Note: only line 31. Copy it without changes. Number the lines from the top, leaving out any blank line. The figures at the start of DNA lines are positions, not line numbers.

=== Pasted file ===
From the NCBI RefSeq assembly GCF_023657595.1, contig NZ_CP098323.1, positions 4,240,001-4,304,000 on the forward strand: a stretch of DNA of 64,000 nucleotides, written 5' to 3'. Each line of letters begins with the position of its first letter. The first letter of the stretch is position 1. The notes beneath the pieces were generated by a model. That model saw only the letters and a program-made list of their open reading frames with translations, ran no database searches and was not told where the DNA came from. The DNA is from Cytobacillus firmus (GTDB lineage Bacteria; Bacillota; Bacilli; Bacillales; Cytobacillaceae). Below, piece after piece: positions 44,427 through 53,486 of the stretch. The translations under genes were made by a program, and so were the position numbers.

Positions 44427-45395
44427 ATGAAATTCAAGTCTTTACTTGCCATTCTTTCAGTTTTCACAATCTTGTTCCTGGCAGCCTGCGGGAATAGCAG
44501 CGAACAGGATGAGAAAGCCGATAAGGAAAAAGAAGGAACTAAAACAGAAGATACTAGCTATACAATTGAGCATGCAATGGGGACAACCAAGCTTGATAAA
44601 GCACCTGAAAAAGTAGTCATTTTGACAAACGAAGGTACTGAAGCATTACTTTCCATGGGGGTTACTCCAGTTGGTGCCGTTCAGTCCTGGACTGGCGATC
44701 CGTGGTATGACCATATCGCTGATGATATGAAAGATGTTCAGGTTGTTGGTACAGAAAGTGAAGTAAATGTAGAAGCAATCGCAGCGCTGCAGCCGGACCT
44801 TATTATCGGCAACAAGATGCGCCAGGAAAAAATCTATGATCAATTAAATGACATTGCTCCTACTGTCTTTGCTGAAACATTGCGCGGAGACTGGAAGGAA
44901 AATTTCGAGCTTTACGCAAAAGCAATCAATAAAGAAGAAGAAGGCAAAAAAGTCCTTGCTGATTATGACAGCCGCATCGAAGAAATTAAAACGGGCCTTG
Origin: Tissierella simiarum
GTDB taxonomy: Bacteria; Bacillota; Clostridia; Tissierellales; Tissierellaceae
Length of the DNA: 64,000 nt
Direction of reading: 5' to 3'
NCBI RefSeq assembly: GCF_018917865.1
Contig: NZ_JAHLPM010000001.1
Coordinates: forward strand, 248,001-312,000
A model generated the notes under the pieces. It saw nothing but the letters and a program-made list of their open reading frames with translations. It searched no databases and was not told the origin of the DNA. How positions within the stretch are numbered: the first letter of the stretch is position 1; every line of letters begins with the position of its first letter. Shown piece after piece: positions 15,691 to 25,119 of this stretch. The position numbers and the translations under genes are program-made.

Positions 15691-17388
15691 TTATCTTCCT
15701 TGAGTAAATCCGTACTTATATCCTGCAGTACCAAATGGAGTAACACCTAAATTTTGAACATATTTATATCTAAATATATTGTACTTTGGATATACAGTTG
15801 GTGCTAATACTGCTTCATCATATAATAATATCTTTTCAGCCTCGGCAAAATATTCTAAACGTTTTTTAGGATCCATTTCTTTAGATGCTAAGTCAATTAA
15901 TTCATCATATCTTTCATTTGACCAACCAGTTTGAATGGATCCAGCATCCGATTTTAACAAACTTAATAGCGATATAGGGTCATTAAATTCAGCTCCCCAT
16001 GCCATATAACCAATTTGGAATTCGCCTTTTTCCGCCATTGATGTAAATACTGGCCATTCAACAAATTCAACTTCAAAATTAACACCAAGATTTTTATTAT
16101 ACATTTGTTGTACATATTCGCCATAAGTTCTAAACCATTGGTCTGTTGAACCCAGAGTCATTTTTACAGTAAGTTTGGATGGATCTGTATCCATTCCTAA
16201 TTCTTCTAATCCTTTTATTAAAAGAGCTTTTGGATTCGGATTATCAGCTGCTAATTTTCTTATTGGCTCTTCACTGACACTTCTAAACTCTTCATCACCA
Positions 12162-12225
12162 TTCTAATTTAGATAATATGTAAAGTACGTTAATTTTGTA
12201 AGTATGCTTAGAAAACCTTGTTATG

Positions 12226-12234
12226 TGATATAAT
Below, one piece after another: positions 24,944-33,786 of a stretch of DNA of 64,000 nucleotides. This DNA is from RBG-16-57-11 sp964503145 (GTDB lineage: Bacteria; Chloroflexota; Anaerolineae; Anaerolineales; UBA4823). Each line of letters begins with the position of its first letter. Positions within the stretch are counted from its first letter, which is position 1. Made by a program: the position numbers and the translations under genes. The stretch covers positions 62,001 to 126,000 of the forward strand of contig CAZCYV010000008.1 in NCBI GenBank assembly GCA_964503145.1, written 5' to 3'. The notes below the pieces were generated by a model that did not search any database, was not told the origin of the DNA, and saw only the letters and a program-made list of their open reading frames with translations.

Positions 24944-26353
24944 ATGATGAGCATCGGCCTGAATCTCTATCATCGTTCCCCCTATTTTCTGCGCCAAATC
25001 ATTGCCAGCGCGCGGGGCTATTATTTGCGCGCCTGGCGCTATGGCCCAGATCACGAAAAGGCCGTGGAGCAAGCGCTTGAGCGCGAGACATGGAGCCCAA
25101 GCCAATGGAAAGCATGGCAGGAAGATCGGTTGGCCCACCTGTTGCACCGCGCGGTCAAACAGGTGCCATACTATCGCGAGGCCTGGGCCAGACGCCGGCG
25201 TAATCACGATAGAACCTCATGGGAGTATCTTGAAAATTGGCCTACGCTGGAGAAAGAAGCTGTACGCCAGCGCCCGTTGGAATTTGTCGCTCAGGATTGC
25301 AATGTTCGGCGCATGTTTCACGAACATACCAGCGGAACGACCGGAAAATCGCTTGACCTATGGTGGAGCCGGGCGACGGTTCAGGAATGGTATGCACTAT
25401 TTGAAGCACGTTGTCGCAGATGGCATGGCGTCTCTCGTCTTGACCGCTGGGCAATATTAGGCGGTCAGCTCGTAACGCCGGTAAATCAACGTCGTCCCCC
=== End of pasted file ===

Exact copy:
Positions 24944-26353